so i just read ROM #5. It’s bizarre. The villain is a possessed house.

ROM and his crew just sleep in it, well, two humans sleep. ROM does what he does.

It’s even advertised as having a Dr. Strange guest appearance. But there is only a figment of him in a dream. The greater cameo comes from an old villain from Steve Ditko’s run on Dr. Strange, The House of Shadows.

I suspect it’s like Bill Mantlo is testing the waters. I hear this pages wonder, “Is ROM really in the Marvel Universe?”, but it does so ever so subtly, by having an old, defeated villain from Steve Ditko’s original run on Dr. Strange. The villain was banished from a house, thought to be lost in the past, but Mantlo dug him out and gave him a new house to haunt, a new generation to fascinate.

Besides the clever curation of the Marvel universe, we also get to see more of is Galador. You know, ROM’s homeworld, the ruled by the race that turns their bright-eyed and bushy-tailed youth into mindless killing machines. Apparently, they have roses as trees.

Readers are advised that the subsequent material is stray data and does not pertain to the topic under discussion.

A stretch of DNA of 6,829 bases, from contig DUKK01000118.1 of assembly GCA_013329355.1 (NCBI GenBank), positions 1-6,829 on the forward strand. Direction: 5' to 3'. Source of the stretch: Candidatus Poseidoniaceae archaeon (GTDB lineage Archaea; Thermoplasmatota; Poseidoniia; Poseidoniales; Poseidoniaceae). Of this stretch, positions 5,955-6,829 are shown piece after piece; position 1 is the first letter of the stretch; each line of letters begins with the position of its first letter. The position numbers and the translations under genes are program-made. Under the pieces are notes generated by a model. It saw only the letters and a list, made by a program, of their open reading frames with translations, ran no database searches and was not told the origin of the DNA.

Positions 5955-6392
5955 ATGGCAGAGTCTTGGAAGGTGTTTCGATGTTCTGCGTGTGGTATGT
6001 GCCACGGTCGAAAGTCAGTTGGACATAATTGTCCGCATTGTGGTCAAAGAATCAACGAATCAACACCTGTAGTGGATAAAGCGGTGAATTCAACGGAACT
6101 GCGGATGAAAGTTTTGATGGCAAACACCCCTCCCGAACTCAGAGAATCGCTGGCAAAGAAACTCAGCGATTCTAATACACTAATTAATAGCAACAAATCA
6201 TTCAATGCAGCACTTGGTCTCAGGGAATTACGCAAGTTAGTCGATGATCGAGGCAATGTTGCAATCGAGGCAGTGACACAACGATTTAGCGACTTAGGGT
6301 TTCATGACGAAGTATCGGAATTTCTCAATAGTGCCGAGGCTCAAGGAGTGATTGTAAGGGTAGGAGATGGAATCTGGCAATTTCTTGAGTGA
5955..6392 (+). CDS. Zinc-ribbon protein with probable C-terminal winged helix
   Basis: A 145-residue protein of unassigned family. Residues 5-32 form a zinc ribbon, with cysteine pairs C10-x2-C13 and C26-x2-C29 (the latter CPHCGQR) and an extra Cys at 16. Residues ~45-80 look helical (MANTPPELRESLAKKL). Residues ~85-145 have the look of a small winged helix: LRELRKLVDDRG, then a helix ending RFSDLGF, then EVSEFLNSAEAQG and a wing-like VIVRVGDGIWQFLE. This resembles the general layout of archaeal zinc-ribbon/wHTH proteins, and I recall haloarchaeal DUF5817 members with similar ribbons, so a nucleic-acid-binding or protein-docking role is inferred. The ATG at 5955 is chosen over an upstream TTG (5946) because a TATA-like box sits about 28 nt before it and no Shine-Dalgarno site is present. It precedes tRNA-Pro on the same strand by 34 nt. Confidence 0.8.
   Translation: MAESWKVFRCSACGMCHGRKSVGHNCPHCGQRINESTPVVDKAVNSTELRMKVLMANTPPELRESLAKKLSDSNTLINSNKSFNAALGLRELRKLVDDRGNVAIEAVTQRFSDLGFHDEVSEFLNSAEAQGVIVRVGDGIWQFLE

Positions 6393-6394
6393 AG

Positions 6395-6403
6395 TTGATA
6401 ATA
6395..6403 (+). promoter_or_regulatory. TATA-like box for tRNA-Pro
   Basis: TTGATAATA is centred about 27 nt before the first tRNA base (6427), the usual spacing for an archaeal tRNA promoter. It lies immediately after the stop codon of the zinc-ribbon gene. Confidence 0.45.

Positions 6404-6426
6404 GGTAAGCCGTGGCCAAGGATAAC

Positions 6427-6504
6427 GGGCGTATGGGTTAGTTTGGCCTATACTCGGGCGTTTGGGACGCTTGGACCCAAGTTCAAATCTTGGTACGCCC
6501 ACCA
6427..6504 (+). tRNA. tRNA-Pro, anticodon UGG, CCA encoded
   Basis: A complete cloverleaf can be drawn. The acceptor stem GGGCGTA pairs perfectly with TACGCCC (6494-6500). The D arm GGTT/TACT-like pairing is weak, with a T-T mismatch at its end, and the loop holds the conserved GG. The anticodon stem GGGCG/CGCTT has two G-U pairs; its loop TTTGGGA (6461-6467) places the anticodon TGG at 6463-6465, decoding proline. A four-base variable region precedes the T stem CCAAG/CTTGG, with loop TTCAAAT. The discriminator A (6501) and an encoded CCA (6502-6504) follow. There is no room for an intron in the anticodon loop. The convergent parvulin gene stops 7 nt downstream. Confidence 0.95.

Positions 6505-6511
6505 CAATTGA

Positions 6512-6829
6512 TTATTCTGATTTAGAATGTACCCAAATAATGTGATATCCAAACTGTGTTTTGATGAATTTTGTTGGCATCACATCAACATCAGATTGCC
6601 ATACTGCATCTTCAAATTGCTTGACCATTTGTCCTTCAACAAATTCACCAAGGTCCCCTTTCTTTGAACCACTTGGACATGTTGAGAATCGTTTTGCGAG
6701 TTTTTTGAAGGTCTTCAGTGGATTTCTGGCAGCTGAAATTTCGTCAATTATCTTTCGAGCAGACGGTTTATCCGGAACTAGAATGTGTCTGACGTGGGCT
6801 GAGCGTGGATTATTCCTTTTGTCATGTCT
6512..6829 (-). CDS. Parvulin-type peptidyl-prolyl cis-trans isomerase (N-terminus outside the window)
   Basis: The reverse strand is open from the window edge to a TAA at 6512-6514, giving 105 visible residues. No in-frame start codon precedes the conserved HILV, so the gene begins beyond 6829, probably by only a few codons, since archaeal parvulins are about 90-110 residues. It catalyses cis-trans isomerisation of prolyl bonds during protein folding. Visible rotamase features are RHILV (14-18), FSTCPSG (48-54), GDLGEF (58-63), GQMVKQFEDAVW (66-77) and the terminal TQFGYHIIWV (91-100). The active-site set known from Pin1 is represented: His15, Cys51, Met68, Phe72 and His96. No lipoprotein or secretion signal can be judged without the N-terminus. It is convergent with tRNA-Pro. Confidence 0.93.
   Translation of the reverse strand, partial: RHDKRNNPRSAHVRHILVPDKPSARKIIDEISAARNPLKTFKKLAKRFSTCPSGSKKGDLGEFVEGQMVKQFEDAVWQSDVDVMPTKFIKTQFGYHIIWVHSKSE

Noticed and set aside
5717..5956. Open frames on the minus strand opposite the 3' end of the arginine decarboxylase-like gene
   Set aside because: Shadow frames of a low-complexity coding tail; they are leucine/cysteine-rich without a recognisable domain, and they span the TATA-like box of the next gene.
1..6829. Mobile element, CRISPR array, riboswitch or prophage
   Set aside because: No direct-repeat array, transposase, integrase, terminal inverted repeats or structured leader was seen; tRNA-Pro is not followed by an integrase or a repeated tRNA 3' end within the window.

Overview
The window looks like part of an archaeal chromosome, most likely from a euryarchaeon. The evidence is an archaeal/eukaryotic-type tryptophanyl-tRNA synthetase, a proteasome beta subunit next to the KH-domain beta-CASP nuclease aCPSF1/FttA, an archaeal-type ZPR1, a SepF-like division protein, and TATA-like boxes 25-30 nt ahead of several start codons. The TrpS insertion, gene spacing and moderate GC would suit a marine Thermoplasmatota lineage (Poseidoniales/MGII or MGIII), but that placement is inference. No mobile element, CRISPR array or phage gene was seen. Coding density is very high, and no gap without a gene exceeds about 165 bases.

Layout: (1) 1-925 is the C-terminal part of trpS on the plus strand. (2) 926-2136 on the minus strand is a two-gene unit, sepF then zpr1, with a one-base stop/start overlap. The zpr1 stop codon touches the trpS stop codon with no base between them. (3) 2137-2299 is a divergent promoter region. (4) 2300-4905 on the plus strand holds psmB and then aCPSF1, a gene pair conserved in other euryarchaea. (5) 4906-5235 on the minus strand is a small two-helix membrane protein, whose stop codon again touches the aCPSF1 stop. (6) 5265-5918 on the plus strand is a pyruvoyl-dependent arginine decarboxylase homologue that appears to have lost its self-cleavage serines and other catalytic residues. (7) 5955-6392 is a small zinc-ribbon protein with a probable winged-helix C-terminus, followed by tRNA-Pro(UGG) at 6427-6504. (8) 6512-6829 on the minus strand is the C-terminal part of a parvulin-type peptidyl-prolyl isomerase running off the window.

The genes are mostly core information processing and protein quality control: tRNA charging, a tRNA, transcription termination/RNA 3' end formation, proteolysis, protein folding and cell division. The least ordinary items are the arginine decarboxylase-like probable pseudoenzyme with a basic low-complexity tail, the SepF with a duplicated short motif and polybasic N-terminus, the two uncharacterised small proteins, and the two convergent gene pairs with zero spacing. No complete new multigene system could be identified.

as well as our hero demonstrate his tremendous sense of ethics, this time in the negative sense. We see ROM kill the possessive spirit of the house without any trepidation:

However, at the end of last issue, as I talked about at the end of last post, we saw ROM refrain from killing Firefall, saying that human knew not what he’d done.┬áHere, he cites the house’s knowledge that it commits the evil it does as the reason for its homicide. We’ve just seen, through the defeat of two villains consecutively, that strong standards guide his actions. Ideals as software design. No wonder Steve Ditko would go on to co-plot and illustrate the magazine for its final two years. The creator of tragically isolated and morally motivated heroes such as The Question and Mr. A, better known through the analogue Rorschach. Alan Moore wanted to use either of the two characters, but DC Comics forgot to pay Charlton comics for the rights of their characters. We see Rorschach meter out violent justice to a man who butchered a dog just as we see him investigate the murder of his old friend The Comedian.

From the looks of our buddy Firefall finding consciousness again in this issue, Bill Mantlo carries more optimism for doing the right thing than Steve Ditko (and Alan Moore’s writing) could ever muster. ROM may have gained an ally by patiently waiting for the truth to reveal itself:

It seems that evil is indeed a temporary mental health condition. At least, according to one more superhero writer.

Until next time!

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